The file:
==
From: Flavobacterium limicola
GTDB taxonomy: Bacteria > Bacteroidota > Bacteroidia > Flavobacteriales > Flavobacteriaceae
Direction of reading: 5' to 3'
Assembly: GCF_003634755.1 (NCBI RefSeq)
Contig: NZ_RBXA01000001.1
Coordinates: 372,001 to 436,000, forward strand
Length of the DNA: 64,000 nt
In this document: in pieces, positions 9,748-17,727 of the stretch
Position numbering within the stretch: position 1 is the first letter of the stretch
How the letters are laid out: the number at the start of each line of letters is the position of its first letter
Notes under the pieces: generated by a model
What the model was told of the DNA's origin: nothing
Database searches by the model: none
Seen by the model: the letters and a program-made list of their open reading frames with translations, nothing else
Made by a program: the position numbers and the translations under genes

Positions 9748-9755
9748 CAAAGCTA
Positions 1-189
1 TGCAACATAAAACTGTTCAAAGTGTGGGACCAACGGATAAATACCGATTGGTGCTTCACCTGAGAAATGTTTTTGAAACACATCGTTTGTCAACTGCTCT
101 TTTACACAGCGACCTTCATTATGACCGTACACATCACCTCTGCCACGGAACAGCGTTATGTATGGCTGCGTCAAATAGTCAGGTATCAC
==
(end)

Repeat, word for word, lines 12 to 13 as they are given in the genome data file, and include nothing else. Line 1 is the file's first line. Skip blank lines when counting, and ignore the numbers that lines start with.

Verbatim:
What the model was told of the DNA's origin: nothing
Database searches by the model: none